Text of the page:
Supporters of a ballot initiative to force City Hall to focus more on getting people off the street can begin collecting signatures Thursday, after clearing a hurdle in King County Superior Court.

“Compassion Seattle,” the campaign to change Seattle’s city charter temporarily and require city leaders to spend more on homelessness and human services, open more housing or shelter spaces for people and then make an effort to keep public spaces clear of encampments, needs more than 33,000 signatures from Seattle voters to get on the November ballot.

The measure, sponsored by leaders in the business community, has garnered some support from major homelessness nonprofits.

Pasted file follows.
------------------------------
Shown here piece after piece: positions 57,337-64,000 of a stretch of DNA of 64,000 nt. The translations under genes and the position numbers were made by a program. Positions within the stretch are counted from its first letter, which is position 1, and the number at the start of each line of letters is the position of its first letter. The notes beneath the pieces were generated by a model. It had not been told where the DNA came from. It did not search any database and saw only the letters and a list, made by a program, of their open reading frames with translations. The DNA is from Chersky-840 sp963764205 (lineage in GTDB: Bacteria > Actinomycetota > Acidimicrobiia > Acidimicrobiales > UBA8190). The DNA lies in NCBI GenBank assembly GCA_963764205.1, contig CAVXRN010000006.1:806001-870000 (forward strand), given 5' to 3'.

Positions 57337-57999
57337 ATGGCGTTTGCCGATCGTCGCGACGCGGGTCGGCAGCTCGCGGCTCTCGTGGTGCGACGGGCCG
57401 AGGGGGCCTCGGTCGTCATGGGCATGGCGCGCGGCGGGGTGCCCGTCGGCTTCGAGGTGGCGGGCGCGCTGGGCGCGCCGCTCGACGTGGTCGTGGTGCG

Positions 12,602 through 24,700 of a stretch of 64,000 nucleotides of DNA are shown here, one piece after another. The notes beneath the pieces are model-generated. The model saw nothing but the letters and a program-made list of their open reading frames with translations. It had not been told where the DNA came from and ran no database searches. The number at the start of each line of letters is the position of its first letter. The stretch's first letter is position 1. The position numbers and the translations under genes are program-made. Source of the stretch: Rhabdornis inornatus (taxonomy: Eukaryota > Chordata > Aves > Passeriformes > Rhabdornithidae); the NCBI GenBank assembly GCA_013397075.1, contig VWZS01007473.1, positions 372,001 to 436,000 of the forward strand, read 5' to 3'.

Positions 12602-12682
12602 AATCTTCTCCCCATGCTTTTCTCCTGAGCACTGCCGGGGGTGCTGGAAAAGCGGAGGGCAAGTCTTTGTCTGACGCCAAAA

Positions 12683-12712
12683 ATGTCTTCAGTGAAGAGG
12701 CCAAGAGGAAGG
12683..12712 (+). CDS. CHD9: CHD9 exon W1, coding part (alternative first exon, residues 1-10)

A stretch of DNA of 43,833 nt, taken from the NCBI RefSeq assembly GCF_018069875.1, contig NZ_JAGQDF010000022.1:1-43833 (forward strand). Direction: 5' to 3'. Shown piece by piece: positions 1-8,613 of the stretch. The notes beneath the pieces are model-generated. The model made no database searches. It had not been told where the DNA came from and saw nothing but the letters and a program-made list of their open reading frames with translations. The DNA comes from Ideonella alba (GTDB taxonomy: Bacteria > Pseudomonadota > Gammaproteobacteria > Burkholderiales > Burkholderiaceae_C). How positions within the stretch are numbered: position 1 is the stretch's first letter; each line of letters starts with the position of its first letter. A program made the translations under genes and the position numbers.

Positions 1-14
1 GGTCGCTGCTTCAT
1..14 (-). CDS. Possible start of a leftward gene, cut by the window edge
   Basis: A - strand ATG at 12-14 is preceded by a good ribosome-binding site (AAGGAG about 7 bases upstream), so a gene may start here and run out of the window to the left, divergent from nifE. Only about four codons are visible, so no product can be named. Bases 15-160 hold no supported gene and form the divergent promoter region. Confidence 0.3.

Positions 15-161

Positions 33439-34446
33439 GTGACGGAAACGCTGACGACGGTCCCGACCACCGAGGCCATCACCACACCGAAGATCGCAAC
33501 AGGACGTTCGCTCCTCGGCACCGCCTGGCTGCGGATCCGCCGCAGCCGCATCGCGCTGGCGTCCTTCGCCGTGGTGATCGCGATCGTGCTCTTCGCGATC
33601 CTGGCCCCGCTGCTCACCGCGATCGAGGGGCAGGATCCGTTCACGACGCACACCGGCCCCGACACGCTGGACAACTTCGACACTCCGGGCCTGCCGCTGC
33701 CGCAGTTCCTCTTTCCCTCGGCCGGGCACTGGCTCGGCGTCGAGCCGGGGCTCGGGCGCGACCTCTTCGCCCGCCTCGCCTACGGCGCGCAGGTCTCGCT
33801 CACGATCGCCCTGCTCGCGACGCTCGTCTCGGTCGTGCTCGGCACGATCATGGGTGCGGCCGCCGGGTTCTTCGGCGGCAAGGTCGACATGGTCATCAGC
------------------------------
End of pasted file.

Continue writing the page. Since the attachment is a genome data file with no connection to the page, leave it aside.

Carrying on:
But earlier this month, before Compassion Seattle could begin gathering signatures, a small group of grassroots organizers and nonprofits filed a petition to change the wording that would appear on voters’ ballots this November. They also launched a campaign last week called “House Our Neighbors” to persuade Seattleites to vote “no” on the charter amendment, arguing it doesn’t provide new funding sources and could give whoever is elected mayor in November an excuse to push homeless campers out of sight.

On Tuesday, King County Superior Court Judge Brian McDonald made only a few minor edits to the ballot language, and allowed the campaign to go forward with signature gathering. Campaign leaders have until June 25 to get enough signatures.